# Schweser Practice Exams V1 Exam 1 Morning - Question 15 - Uncovered interest rate parity

Hi,

The question is as follows:

According to the uncovered interest rate parity, in 12 months, the JPY/USD exchange rate would most likely be:

Did someone found it weird that the solution seems to use the covered interest rate parity instead of the uncovered formula? I still didn’t get exactly the difference between these two…

Yes, I noticed the same thing.

One is bound by arbitrage and the other is not.

Such a coincidence. I just did this item set 5 min ago. Some questions within this item set use that weird formula. Are they wrong?

There is no formula for _ covered interest rate parity_, nor a formula for _ uncovered interest rate parity_.

There is a formula for _ interest rate parity _. No adjective.

The only difference between covered interest rate parity and uncovered interest rate parity is that the former has a security (a forward or futures contract) that ensures that that formula will hold, while the latter does not. But the formula doesn’t depend on having that security or not; the formula’s the formula.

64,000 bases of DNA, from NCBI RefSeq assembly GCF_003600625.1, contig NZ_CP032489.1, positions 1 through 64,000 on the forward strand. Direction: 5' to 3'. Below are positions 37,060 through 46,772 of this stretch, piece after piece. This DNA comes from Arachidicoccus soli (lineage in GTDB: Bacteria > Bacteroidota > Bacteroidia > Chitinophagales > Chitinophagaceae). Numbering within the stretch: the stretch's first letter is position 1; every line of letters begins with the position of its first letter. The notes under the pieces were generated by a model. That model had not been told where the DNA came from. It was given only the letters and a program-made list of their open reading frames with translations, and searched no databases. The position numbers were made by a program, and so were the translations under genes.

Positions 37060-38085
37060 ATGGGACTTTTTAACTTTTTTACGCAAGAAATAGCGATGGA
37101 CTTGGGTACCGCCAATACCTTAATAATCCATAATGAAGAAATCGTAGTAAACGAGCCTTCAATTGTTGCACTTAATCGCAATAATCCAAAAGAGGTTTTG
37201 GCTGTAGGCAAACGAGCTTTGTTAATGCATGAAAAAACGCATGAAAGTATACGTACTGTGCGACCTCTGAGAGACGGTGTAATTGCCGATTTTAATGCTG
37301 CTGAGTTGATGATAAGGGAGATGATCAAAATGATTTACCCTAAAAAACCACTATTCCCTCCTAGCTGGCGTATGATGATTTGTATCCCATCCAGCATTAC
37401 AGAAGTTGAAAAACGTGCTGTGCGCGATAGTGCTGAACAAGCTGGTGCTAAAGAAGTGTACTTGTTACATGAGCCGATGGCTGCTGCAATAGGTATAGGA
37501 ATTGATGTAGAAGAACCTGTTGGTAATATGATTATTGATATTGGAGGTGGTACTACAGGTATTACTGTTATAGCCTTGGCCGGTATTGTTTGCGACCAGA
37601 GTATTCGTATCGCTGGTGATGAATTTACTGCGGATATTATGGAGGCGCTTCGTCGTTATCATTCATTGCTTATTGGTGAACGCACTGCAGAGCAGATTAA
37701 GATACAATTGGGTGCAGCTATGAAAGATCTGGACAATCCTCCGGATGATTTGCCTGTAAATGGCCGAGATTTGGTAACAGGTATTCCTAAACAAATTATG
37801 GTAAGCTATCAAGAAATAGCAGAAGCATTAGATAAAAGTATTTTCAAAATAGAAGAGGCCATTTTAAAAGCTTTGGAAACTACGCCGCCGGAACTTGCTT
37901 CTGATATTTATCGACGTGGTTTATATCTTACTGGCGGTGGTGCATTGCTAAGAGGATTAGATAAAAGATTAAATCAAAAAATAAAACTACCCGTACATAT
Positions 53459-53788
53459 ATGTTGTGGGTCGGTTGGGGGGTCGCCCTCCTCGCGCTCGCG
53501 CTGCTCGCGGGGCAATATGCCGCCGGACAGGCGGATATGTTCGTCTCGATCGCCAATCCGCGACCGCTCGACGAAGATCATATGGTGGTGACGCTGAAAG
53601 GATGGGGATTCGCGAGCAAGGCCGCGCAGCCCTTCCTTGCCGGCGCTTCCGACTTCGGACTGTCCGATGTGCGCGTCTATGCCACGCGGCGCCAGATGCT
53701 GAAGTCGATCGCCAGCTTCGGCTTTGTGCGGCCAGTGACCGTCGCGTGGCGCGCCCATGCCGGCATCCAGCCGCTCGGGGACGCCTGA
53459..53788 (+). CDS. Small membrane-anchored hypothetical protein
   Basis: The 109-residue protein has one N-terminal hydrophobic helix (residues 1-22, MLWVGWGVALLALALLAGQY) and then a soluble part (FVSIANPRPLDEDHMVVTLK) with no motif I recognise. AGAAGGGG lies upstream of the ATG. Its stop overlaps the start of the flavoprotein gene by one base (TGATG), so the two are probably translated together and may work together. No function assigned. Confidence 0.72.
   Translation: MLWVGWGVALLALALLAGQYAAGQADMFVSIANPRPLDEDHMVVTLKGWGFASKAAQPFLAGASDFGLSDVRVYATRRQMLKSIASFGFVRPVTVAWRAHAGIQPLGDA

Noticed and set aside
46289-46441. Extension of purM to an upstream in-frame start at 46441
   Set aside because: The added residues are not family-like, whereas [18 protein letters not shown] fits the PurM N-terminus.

It’s confusing, because Schweser material seems to differentiate between these two…

According to pg 264 (2017 edition), it shows for each one a formula:

Covered interest arbitrage: F = ((1 + Ra * (days/360)) / (1 + Rb * (days/360))) * So

Uncovered interest rate parity: E(%dS) = Ra - Rb

The application of both in the question above gives us slightly different results - not enough to deviate from the other two alternatives, but still, it is not the same number…

The reason they’re different is that the latter is an approximation.

Interest rate parity is interest rate parity; whether you have a forward agreement in place doesn’t change that.

It really doesn’t make sense this exercise, I mean, also the way they explain the solution…

The same for question 15: covered interest parity, from the theory (even Schweser notes): E(%DeltaS) A/B = Ra -Rb

I would solve it by looking at the difference in interest rates and then this is the chance in the spot rate. They solve it like: Spot x (1+Ra)/(1+Rb)

And what makes me laugh is that in the solution they make a reference on the page of the book where they solved the exercise with the first formula, not the one they used (and leads to different results!)

typical schweser style…

(1+ra) / (1+rb) - 1 = (ra - rb) / (1+rb)

so you could with very small difference say E(%DeltaS) A/B = Ra -Rb -> forgetting the (1+rb) on the denominator.